Investors should not expect the same yields on their stock and bond portfolios for several years, said Bill Gross, the investment guru who runs the world's biggest bond fund at Pimco.
Investors should plan on receiving about half of the previous normal of 8 percent, Gross says.
"And that means, ultimately in terms of risk assets, whether it's stocks or high-yield bonds or even bonds themselves, that those types of returns will reflect a slower rate of growth," he says. "In other words, instead of 8 to 10 percent in terms of return for risk assets, you should expect 4 to 6 percent. Reduce your expectations,” he told CNBC.
Gross said investors need to get ready to receive much smaller returns from their investments.
“We should expect less as opposed to more — new normal as opposed to old normal. We should expect that the private economy is delivering on a global basis. That means consumption and household income growth will be less than it has in prior years,” he said.
Since the 10-year Treasury note is only yielding just below 4 percent, investors should expect that to be the new rate of growth, Gross said.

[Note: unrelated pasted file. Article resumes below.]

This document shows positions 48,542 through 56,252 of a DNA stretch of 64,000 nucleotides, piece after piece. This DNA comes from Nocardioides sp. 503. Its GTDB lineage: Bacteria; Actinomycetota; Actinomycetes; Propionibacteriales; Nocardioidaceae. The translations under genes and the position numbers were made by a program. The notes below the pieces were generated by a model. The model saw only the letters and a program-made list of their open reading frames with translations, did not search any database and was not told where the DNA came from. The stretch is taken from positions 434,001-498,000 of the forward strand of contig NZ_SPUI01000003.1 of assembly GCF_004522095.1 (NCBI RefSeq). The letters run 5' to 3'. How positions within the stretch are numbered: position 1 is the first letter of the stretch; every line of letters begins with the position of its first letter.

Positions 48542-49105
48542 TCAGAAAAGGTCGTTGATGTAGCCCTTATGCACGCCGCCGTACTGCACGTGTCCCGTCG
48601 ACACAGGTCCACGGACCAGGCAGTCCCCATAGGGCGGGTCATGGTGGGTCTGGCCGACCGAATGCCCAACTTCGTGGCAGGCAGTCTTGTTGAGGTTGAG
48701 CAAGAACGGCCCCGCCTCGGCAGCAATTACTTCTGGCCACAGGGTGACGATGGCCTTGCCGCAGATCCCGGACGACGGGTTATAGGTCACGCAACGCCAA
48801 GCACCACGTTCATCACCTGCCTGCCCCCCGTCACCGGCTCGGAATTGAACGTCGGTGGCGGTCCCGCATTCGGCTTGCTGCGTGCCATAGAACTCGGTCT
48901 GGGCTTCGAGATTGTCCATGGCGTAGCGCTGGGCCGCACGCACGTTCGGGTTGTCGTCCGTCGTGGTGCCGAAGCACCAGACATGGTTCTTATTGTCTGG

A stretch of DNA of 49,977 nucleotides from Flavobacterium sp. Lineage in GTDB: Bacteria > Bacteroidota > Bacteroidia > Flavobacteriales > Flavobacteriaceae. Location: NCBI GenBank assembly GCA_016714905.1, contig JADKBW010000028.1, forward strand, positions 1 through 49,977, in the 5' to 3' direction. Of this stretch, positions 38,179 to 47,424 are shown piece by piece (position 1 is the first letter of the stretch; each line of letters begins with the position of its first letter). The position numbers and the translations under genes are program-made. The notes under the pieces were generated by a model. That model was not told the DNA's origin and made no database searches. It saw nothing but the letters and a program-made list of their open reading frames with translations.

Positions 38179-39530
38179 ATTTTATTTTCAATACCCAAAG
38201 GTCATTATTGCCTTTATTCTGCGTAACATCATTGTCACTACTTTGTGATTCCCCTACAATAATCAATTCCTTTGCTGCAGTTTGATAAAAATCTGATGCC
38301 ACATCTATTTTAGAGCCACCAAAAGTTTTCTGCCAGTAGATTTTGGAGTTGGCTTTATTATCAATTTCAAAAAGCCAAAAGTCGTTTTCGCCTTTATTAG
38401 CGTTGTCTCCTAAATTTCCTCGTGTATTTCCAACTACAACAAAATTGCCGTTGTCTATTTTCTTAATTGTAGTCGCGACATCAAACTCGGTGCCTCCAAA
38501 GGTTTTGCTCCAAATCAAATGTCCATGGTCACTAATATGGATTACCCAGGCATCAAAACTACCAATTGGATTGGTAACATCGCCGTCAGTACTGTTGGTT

“A company like Pimco hopefully can produce something beyond that because that's our historical track record and that's something investors look for us to do,” he said.
Jack Bogle, founder of the Vanguard funds group, predicts the market will produce slightly better returns than Gross’ forecast.
“We ought to be able to get from these earnings levels maybe earnings growth of 6 percent and total returns from stocks a little bit over 8 percent, and I think that's a reasonable forecast," he said.
"The fundamentals of stock returns ought to be about 8 percent and 4 percent in the bond market. When you compound those numbers of 10 years, that's almost 100 percent for stocks and 50 percent for bonds. That's a big difference."
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